Oracle co-CEO Mark Hurd on Wednesday said the tech giant has a “long list of underfunded competitors” in the software-as-a-service market that he predicted “will go away” in a couple of years.
It’s a striking statement from a tech behemoth that had been seen as taking a hit from the rise of software applications offered to businesses via the cloud, doing away with the high cost of setting up and maintaining applications on their own servers and data centers.
But in a meeting via telephone with media at Oracle headquarters in Redwood City, Hurd touted Oracle’s gains in the software-as-a-service industry, or SaaS, which he said will eventually be dominated by the big players.
“The SaaS market will consolidate,” he said. “It will be a long tail, but many of the companies will go away.”
Rise of software-as-a-service
SaaS makes it possible for businesses to pay for their software via a subscription, usually based on the number of users they want to grant access. This allows companies to cut costs associated with huge licensing fees for software that gets installed on their own servers, while also granting more flexibility.
Oracle emerged as a dominant tech behemoth based on that original business model. But the Silicon Valley database giant haspivoted to focus more heavily on SaaS in the last few years— a bright spot in its overall cloud business, which is otherwisewidely seen as lagging behind the market-leading Amazon Web Services.
Oracle is now considered a major player in software-as-a-service, although it is still lagging Microsoft and Salesforce in the SaaS and cloud software market. That market totaled $107.5 billion in 2017, according to analyst firm IDC. In that same year, Microsoft led the SaaS pack with 9.3% market share, followed by Salesforce with 8.7% and Oracle with 4.1%. SAP was in fourth with 3.6%, followed by Google with 3.5%.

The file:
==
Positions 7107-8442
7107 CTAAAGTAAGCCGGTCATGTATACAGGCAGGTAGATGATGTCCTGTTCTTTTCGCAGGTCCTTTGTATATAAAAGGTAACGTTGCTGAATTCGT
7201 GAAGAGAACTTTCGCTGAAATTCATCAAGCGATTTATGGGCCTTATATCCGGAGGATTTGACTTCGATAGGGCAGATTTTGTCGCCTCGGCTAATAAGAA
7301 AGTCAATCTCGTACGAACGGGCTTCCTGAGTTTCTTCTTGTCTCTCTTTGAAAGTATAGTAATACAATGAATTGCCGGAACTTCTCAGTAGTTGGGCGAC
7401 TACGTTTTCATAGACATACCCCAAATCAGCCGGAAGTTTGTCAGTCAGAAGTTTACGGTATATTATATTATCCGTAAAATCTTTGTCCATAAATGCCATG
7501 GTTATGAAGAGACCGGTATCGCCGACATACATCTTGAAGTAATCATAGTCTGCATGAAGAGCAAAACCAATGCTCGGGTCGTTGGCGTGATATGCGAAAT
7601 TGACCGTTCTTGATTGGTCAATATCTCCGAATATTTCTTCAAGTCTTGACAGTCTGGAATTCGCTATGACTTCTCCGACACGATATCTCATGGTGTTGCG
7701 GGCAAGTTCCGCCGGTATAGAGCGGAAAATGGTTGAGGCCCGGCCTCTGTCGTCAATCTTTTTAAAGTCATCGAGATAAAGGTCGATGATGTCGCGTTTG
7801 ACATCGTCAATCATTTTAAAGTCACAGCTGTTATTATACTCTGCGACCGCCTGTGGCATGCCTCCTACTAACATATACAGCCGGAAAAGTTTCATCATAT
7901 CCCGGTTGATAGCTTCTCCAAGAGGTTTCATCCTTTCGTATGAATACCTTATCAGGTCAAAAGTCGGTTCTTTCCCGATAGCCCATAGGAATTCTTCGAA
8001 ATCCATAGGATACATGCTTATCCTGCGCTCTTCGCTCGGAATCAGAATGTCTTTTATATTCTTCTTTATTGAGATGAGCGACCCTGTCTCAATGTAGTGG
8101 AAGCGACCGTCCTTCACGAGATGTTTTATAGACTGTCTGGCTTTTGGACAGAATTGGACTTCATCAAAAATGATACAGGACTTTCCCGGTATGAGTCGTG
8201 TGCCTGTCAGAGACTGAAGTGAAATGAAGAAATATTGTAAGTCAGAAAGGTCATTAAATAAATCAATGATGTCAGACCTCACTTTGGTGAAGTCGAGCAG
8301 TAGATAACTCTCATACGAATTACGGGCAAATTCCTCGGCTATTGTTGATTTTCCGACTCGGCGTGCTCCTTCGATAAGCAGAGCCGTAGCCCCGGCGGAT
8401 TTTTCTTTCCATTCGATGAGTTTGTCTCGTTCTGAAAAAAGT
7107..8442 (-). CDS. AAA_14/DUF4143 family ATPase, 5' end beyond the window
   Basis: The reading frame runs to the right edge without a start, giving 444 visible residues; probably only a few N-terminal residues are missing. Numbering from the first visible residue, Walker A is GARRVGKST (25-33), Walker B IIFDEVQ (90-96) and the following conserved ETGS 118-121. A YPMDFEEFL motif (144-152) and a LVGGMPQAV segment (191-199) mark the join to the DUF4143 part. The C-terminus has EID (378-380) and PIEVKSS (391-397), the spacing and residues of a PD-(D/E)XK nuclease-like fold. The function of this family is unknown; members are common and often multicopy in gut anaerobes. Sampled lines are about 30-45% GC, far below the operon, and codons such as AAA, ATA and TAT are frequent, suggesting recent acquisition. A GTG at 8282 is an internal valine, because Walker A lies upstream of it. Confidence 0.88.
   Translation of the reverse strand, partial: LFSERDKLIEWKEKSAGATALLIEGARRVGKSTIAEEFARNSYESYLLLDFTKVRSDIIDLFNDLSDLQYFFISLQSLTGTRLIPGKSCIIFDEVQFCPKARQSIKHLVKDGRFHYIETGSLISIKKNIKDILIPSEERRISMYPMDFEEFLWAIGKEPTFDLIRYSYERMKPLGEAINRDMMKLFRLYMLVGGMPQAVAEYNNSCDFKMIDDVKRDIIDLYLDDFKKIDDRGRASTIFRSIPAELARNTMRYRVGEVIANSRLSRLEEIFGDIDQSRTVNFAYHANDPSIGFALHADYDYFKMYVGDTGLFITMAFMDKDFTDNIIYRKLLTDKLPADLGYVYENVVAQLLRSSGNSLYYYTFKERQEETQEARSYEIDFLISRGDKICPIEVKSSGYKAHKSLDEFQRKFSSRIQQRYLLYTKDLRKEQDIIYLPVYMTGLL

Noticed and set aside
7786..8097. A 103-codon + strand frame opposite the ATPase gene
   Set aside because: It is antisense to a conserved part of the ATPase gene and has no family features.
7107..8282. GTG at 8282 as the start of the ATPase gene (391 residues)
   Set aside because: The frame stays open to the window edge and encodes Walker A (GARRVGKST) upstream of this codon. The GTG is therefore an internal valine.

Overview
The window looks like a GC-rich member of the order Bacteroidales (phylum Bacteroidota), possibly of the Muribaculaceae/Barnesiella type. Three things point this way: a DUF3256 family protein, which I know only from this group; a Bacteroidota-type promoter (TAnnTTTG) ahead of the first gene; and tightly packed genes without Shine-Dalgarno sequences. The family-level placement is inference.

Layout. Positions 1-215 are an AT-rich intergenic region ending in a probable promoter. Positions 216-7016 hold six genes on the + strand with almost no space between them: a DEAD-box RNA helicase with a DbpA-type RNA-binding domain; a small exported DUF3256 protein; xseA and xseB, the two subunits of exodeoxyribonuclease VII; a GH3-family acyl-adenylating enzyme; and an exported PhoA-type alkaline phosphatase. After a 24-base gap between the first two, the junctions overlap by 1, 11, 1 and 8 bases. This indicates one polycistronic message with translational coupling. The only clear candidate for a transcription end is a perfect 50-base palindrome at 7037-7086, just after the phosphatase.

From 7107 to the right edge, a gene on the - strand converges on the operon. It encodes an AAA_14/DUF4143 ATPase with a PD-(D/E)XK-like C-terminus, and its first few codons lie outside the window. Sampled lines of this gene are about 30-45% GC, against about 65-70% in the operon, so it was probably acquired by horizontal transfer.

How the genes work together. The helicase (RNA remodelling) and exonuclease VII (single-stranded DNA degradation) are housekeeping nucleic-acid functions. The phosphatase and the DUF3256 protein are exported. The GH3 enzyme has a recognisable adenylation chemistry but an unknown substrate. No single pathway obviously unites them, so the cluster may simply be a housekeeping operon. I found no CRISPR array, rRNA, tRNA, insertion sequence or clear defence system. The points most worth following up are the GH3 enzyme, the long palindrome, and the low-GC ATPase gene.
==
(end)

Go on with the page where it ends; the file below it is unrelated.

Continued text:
But Hurd’s prediction about “underfunded competitors” was affirmed by a couple of tech market industry analysts.
Analysts see SaaS consolidation
“Hurd’s analysis is correct,” Tim Bajarin, an analyst with Creative Strategies, told Business Insider.
“Smaller SaaS companies are underfunded and will have trouble competing with the big players in this market. If they have unique technology they could become M&A targets. It is expensive to market and serve the SaaS markets and being under-capitalized will hurt their chances to compete for the same businesses big SaaS companies go after today.”
Ray Wang, president of Constellation Research, agreed, saying: “We are still in a market of consolidation.”
“Buyers want to reduce the number of vendors they work with and the costs of having a large footprint,” he told Business Insider. ” There is also a lot of innovation at the edges that is happening so it’s important to build ecosystems.”
The SaaS and cloud software market is also expected to grow dramatically in the next few years. IDC is forecasting the market to grow to $259.1 billion in 2022 with a compound annual growth rate of 19.2%, says spokesman Mike Shirer.